Side

Driver Head Protection
good
Driver Head and Neck
good
Driver Pelvis/Leg
good
Driver Torso
good
Overall Side
good
Rear Passenger Head Protection
good
Rear Passenger Head and Neck
good
Rear Passenger Pelvis/Leg
good
Rear Passenger Torso
good
Structure/safety cage
good
Insurance Institute for Highway Safety (IIHS) is a nonprofit research and communications organization funded by auto insurers.

Manufacturer Warranty

  • Bumper-to-Bumper

    48 months / 50,000 miles

  • Powertrain

    60 months / 100,000 miles

  • Roadside Assistance

    60 months / 100,000 miles

CPO Program & Warranty

Certified Pre-Owned by Cadillac

Program Benefits

24-hour roadside assistance, trip-interruption services, 24-hour consumer relations center hot line, Free OnStar service for six months and Vehicle history report

  • Limited Warranty

    6 years / 100,000 miles

    Every certified Pre-Owned Cadillac comes with a 6 year or 100,000 mile Certified limited warranty coverage
  • Eligibility

    Under 5 years / 60,000 miles

    Vehicles receive a 172 point inspection and reconditioning.

    See inspection details.

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Cars.com Car Seat Check

Certified child passenger safety technicians conduct hands-on tests of a car’s Latch system and check the vehicle’s ability to accommodate different types of car seats. The CTS received the following grades on a scale of A-F.*
* This score may not apply to all trims, especially for vehicles with multiple body styles that affect the space and design of the seating.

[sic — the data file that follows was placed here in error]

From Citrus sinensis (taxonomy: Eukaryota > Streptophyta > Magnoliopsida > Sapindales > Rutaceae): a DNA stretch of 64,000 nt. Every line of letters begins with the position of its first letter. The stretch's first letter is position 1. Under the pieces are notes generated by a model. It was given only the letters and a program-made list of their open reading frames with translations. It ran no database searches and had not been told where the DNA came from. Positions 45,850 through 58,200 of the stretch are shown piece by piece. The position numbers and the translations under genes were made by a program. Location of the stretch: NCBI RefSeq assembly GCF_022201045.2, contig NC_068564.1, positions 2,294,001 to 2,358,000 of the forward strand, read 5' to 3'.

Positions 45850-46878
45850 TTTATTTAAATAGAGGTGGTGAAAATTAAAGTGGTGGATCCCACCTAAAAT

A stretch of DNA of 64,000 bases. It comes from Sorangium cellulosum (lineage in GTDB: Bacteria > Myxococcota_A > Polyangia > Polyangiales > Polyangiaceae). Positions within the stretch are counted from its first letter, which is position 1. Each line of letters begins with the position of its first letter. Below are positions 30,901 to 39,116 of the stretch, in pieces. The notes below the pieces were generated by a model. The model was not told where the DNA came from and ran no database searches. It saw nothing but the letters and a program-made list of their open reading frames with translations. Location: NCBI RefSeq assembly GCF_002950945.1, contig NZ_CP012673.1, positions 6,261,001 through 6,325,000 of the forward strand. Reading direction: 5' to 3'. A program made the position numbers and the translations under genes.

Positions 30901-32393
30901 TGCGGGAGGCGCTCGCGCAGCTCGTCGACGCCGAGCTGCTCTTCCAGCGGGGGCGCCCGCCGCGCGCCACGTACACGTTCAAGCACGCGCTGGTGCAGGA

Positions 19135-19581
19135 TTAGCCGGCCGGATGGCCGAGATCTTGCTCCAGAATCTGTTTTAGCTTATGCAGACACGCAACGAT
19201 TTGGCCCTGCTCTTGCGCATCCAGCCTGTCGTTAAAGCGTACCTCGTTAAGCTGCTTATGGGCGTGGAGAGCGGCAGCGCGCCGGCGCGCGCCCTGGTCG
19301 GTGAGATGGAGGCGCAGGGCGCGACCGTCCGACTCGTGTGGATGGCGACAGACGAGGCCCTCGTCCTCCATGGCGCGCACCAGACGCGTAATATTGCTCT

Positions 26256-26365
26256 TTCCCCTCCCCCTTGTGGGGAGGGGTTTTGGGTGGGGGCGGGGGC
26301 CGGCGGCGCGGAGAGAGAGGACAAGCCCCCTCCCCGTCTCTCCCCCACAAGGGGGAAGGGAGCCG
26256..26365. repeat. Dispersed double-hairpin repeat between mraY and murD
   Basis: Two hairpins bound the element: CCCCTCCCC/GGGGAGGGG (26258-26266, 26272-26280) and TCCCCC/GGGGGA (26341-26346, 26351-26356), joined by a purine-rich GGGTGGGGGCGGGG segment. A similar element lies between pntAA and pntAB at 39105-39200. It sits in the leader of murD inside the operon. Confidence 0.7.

Warranty FAQs

What is a Bumper-to-Bumper warranty?

Often called a basic warranty or new-vehicle warranty, a bumper-to-bumper policy covers components like air conditioning, audio systems, vehicle sensors, fuel systems and major electrical components. Most policies exclude regular maintenance like fluid top offs and oil changes, but a few brands have separate free-maintenance provisions, and those that do offer them is slowly rising. Bumper-to-bumper warranties typically expire faster than powertrain warranties.

What is a Powertrain warranty?

Don't be misled a 10-year or 100,000-mile powertrain warranty doesn't promise a decade of free repairs for your car. It typically covers just the engine and transmission, along with any other moving parts that lead to the wheels, like the driveshaft and constant velocity joints. Some automakers also bundle seat belts and airbags into their powertrain warranties. With a few exceptions, powertrain warranties don't cover regular maintenance like engine tuneups and tire rotations.

What is included in Roadside Assistance?

Some automakers include roadside assistance with their bumper-to-bumper or powertrain warranties, while others have separate policies. These programs cover anything from flat-tire changes and locksmith services to jump-starts and towing. Few reimburse incidental costs like motel rooms (if you have to wait for repairs).

What other services could be included in a warranty?

Some automakers include free scheduled maintenance for items such as oil changes, air filters and tire rotations. Some include consumables including brake pads and windshield wipers; others do not. They are typically for the first couple of years of ownership of a new car.

What does CPO mean?

A certified pre-owned or CPO car has been inspected to meet minimum quality standards and typically includes some type of warranty. While dealers and third parties certify cars, the gold standard is an automaker-certified vehicle that provides a factory-backed warranty, often extending the original coverage. Vehicles must be in excellent condition and have low miles and wear to be certified, which is why off-lease vehicles feed many CPO programs.

See also the latest CPO incentives by automaker